tissot-baptism-of-jesus-crop

James Tissot, The Baptism of Jesus, Brooklyn Museum, Purchased by public subscription.

DAILY READING

Matthew 3:13–17
2 Nephi 31:4–10
Mosiah 5:8–10

For Younger Missionaries

CONSIDER AS YOU READ

  • Why was Jesus Himself baptized?
  • In your office a coworker says she was already baptized in another church and wonders why she would need to be baptized again to join this one. How would you reply?
  • How do the ordinances of baptism and the sacrament work together?

PREACH MY GOSPEL
Baptism

God has always required His children to make covenants. A covenant is a binding and solemn agreement between God and man. God promises to bless us, and we promise to obey Him. God sets the terms of gospel covenants, which we either accept or reject.

Keeping covenants brings blessings in this life and exaltation in the life to come….

Covenants are usually made by means of sacred ordinances, such as baptism. These ordinances are administered by priesthood authority. Through the ordinance of baptism, for example, we covenant to take upon ourselves the name of Jesus Christ, always remember Him, and keep His commandments. As we keep our part of the covenant, God promises the constant companionship of the Holy Ghost, a remission of our sins, and being born again.

Through sacred ordinances, such as baptism and confirmation, we learn about and experience God’s power (see D&C 84:20). Jesus taught that we must be baptized by immersion for the remission, or forgiveness, of our sins. Baptism is an essential ordinance of salvation. No person can enter the kingdom of God without being baptized. Christ set the example for us by being baptized.

Baptism by immersion is a symbol of the death, burial, and resurrection of the Savior. In a similar way, it represents the end of our old life of sin and a commitment to live a new life as a disciple of Christ. The Savior taught that baptism is a rebirth. When we are baptized we begin the process of being born again and become spiritual sons and daughters of Christ (see Mosiah 5:7–8; Romans 8:14–17)….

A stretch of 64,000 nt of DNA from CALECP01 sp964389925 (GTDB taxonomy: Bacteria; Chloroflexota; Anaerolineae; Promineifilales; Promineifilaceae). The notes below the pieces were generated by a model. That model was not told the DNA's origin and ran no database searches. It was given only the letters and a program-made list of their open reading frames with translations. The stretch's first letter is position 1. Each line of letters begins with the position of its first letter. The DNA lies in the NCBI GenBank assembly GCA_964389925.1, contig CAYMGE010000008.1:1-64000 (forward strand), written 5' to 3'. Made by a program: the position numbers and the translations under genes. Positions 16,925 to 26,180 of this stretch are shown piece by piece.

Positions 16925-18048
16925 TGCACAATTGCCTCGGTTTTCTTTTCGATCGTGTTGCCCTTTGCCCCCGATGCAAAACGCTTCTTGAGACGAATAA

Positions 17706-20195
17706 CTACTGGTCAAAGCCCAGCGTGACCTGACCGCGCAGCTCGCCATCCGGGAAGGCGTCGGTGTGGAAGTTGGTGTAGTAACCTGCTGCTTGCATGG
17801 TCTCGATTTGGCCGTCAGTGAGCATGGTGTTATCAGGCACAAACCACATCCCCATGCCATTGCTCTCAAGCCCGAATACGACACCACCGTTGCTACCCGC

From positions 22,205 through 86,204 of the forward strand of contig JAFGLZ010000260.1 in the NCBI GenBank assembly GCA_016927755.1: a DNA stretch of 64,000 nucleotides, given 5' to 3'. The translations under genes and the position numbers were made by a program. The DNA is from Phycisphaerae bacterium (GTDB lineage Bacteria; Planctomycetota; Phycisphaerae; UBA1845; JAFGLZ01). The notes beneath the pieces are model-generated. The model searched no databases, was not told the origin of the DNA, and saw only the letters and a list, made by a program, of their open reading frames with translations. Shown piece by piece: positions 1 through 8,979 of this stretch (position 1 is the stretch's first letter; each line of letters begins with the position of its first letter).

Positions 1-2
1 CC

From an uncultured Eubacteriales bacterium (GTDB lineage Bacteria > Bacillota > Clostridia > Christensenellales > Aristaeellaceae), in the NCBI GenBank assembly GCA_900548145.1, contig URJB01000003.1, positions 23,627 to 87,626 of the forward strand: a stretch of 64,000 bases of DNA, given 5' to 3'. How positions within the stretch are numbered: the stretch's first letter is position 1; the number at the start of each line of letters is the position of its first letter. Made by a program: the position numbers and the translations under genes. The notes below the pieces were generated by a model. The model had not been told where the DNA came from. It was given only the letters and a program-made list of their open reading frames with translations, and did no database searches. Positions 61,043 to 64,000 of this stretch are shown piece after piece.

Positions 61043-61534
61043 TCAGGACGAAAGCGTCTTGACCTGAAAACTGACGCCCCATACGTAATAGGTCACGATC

Little children do not need to be baptized and are redeemed through the mercy of Jesus Christ (see Moroni 8:4–24). They are not to be baptized until they reach the age of accountability, which is eight years of age (see D&C 68:27).

Before baptism we show our willingness to enter a covenant to keep all the commandments for the rest of our lives. After baptism we show our faith by keeping our covenant. We also regularly renew the covenant we make when baptized by partaking of the sacrament. Partaking of the sacrament weekly is a commandment. It helps us remain worthy to have the Spirit with us always. It is a weekly reminder of our covenant.

Jesus Christ introduced this ordinance to His Apostles just before His Atonement. He restored it through the Prophet Joseph Smith. The Savior commanded that priesthood holders should administer the sacrament in remembrance of His body and His blood, which was shed for us. By partaking of the sacrament worthily we promise always to remember His sacrifice, we renew our promises, and we receive anew the promise that the Spirit will always be with us (Preach My Gospel: A Guide to Missionary Service, 2004, 63–64).

ADDITIONAL MEDIA

Jesus is Baptized by John

FOR YOUNGER MISSIONARIES


Joseph and Oliver are
Given the Priesthood

QUESTIONS FOR YOUNGER MISSIONARIES

  • Why did Joseph and Oliver have to pray and ask about the priesthood before they were visited by Peter, James, and John?
  • Do you think the Lord wants you to pray for missionary opportunities before he will guide you to those ready to listen?
  • Could you share with a friend how you have received priesthood blessings from your father or other priesthood holder?

 

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